Outcomes that will be measured in spinal cord injured patients include the eligibility and recruitment rate of patients, the time required to institute lumbar drainage, and adverse effects related to CSF drain insertion and CSF drainage. Neurologic function will be measured according to American Spinal Injury Association (ASIA) standards. Patient-reported quality of life and functional independence measurements will be evaluated. CSF and serum will be evaluated for the expression of inflammatory cytokines.
The results of this pilot study will provide feasibility and safety information that will be critical in the both the decision to pursue and in the planning of a larger prospective randomized clinical trial to formally assess the clinical efficacy of CSF drainage as a therapy for patients with acute spinal cord injury.
BACKGROUND INFORMATION/STUDY RATIONALE
Traumatic Spinal Cord Injuries - Epidemiology and Research Overview:
Few traumas to the human body are as suddenly and permanently devastating as spinal cord injuries. Unfortunately, it is most often young, highly productive, otherwise healthy adults who sustain such injuries, and thereafter suffer lifelong loss of movement, sensation, and bowel, bladder, and sexual function. In North America, over 10,000 people sustain a spinal cord injury each year, and currently there are estimated to be over 250,000 individuals living with chronic spinal cord paralysis (Sekhon and Fehlings, 2001). Important advances in medical, surgical, and rehabilitative treatments have improved the clinical care of spinal cord injured patients over the past few decades. Nevertheless, there are still no convincingly effective treatments currently available to improve the neurological status of these patients, and as such, their paralysis is currently an incurable condition.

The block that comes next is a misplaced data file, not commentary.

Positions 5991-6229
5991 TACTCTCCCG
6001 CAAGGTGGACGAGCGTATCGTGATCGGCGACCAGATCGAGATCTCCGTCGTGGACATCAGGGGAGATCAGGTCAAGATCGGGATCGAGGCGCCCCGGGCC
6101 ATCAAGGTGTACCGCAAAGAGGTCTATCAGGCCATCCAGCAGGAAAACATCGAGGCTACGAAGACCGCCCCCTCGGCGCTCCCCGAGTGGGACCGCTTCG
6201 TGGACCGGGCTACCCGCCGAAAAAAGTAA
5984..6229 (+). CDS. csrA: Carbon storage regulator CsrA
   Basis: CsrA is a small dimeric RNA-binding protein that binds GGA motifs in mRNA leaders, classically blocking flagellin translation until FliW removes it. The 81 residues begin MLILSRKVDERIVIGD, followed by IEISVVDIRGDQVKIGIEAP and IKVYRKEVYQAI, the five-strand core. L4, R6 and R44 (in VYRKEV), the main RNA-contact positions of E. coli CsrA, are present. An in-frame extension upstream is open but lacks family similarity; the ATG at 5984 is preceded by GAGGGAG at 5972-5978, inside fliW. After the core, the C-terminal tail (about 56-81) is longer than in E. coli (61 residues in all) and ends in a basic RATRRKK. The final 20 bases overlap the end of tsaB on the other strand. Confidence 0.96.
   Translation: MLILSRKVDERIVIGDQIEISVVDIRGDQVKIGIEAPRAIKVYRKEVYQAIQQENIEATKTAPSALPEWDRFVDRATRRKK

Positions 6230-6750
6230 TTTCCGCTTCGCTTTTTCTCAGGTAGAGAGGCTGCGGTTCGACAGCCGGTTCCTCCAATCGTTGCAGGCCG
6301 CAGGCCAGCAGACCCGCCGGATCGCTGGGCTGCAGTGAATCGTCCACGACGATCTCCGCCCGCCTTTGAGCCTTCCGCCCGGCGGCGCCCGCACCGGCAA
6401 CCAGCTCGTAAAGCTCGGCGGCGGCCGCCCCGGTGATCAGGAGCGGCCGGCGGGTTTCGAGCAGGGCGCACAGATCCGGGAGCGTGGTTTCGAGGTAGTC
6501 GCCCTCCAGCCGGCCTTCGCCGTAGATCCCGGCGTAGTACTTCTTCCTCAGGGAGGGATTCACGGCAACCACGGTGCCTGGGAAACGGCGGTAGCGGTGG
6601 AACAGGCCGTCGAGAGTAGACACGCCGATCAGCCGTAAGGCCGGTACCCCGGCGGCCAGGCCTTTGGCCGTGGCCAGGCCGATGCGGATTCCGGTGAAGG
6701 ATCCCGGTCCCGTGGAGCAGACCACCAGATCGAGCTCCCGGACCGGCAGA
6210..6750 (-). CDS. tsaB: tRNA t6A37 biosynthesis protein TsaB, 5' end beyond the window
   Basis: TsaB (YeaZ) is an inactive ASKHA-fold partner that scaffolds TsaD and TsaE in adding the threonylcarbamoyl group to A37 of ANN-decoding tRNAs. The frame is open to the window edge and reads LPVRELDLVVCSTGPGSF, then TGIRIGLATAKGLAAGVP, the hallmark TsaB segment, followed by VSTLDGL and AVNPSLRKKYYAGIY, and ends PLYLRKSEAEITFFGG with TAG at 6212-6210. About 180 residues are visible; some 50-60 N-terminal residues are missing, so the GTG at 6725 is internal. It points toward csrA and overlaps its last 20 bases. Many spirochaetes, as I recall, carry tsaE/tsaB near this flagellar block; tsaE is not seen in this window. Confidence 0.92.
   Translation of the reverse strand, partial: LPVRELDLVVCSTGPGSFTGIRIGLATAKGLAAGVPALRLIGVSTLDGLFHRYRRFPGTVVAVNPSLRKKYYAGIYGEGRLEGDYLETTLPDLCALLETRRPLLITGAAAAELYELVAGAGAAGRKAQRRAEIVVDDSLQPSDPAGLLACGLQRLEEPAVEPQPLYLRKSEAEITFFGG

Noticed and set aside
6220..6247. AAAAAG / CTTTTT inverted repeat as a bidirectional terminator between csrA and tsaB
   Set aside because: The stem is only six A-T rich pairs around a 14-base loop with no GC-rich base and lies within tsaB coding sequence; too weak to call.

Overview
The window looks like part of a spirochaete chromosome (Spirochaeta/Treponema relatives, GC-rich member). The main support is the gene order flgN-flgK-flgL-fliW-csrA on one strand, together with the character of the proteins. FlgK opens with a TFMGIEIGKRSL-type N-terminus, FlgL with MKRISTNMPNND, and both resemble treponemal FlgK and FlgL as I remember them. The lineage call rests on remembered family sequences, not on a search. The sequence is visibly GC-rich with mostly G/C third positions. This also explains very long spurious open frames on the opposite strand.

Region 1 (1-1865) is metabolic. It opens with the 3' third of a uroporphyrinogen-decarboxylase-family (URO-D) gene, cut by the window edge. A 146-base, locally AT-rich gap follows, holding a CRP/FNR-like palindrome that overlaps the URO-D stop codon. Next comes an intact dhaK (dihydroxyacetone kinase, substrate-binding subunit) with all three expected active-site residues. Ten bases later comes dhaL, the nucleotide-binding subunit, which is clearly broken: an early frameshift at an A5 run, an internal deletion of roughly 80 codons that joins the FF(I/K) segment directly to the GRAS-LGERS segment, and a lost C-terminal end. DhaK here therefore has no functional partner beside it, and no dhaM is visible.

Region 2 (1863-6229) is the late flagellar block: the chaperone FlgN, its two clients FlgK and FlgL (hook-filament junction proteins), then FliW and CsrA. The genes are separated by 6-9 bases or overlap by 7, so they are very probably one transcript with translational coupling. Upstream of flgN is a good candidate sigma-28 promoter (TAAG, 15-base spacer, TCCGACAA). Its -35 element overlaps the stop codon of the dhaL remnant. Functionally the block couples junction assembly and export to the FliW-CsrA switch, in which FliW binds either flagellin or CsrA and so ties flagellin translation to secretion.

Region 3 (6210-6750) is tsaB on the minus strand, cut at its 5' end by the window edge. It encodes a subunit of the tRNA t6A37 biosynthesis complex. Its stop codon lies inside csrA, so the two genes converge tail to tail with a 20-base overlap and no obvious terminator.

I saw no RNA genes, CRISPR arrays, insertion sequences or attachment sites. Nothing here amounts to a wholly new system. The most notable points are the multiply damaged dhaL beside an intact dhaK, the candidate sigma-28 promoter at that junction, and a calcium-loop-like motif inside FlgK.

This rather dismal neurologic prognosis has stimulated significant research efforts to understand the neurobiology of spinal cord injury and develop effective therapies for it. This international effort has tremendously increased our understanding of the neuropathology of spinal cord injury and has shed much insight into the acute and chronic pathophysiologic processes that inhibit neural regeneration and functional recovery (reviewed by Kwon et al., 2002). The large majority of research into spinal cord repair strategies can be conceptually divided into two streams:
- research on the acute pathophysiologic processes that occur immediately or soon after injury, with the aim of developing neuroprotective therapies that attenuate these processes to minimize secondary spinal cord damage; and